June 12, 2019 —
Featured photo: JABSOM/UHP faculty are on stage at the 2019 Prevent Suicide Hawaii Statewide Conference.
Written by Vina Cristobal, University Health Partners of Hawaii
On April 11 and 12, more than 400 community members and healthcare professionals gathered at the annual Prevent Suicide Hawaii Statewide Conference, sponsored by the JABSOM/UHP Department of Psychiatry.
The two-day conference was held at the Ala Moana Hotel in Honolulu. It was coordinated by JABSOM associate professor Dr. Jeanelle Sugimoto-Matsuda; Prevention Program Manager at U.S. Army Garrison Hawaii Brent Oto; and the Prevent Suicide Hawaii Taskforce. Keynote speakers Lieutenant Governor Dr. Josh Green and Dr. Christine Moutier, Chief Medical Officer of the American Foundation for Suicide Prevention, were in attendance.
The conference focused on various aspects of suicide prevention, including the correlation between minority populations and mental health, innovative clinical approaches for patients, and safe messaging in suicide prevention. The event incorporated the three key themes of hope (primary prevention approaches that encourage and inspire), help (intervention and services that are used to treat patients) and healing (provided support).
“From this conference, it is hoped that participants will share and integrate lessons learned, to continue ‘passing life forward’ across our state,” said Dr. Anthony Guerrero, Psychiatry department chair.
UHP providers presented at two of the four workshops during the conference. Dr. Guerrero teamed up with Dr. Gretchenjan Gavero to discuss Filipino populations in mental health settings. Drs. Celia Ona and Brett Lu focused on ground-breaking clinical tactics that were previously considered “treatment-resistant.”
As part of the conference, Psychiatry providers also spearheaded the two-day “Train-the-Trainer” program, which was an interactive experience for middle school and high school students that doubled as an educational opportunity about suicide prevention.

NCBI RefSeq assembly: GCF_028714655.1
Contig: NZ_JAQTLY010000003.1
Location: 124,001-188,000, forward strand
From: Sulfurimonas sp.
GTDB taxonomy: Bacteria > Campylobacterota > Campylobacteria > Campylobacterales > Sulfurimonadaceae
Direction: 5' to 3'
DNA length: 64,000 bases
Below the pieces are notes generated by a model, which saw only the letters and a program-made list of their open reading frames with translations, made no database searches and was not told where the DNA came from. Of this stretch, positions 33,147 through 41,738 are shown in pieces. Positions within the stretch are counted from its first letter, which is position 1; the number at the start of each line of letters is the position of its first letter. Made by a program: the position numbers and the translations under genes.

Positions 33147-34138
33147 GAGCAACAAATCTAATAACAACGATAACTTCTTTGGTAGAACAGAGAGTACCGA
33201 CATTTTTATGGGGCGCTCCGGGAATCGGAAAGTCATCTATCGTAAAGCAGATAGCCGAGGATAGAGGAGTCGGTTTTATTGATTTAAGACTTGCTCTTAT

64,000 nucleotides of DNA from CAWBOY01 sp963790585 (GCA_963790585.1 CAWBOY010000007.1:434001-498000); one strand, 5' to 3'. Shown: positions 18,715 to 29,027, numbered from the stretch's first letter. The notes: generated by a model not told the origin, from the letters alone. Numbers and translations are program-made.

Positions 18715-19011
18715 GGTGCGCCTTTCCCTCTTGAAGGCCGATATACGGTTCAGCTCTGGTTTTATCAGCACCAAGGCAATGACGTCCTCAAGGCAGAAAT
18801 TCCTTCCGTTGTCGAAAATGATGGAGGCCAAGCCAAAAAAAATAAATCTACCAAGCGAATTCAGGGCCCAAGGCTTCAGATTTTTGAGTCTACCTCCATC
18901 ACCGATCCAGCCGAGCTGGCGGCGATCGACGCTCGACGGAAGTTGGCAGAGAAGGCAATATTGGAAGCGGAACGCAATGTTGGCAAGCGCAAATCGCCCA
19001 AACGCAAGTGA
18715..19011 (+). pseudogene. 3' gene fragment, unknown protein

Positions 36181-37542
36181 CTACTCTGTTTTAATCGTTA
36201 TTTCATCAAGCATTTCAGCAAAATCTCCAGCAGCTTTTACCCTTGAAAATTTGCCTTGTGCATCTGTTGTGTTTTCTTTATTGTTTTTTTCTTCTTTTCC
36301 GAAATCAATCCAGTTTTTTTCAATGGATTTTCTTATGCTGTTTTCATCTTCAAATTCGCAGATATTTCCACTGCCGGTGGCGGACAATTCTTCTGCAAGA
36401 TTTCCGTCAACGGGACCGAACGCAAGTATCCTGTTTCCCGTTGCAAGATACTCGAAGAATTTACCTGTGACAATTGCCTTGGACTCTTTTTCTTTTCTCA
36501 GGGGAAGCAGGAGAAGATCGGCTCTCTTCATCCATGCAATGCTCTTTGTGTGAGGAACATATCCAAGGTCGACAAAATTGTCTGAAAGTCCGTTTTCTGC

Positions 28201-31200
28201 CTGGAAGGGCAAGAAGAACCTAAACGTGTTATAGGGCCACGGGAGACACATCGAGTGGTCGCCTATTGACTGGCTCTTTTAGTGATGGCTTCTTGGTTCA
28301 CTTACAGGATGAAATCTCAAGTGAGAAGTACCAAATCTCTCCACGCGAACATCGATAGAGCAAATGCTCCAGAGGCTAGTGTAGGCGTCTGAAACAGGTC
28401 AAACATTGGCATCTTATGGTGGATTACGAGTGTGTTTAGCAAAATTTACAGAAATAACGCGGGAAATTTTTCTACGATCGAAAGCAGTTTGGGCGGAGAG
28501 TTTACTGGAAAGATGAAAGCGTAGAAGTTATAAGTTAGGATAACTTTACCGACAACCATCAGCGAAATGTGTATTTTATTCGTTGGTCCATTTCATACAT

“We utilize approaches that support youth as the agents of change in their communities,” Dr. Guerrero said.
Pictured above: A group photo of student and adult participants of the “Train-the-Trainer” program.
During the program, 57 youth and 18 adults engaged in team-building activities that left participants feeling empowered and inspired to reach out and to support loved ones who may be struggling through a difficult time in their lives.
“I loved the games and activities,” one youth shared in a summary about the program via Dr. Guerrero. “They made it easier for me to come out of my shell and step out to lead.”
Another youth added, “Sharing your sources of strength and support is important to a person’s well-being.”
According to the summary, youth also felt like they were well-educated and confident to become suicide prevention advocates in their respective communities and areas of influence. The power of youth voice was a common theme throughout the conference.
As a result, some of those students that participated in the “Train-the-Trainer” hosted educational sessions on suicide prevention for classmates and teachers. In less than one month, more than 150 youth and adults were given practical ways to prevent suicide in the lives of others.
Dr. Guerrero believes that “interventions centered on strength-based models of youth leadership may promote healing and enhance prevention strategies to address suicide by promoting their voices in the community.”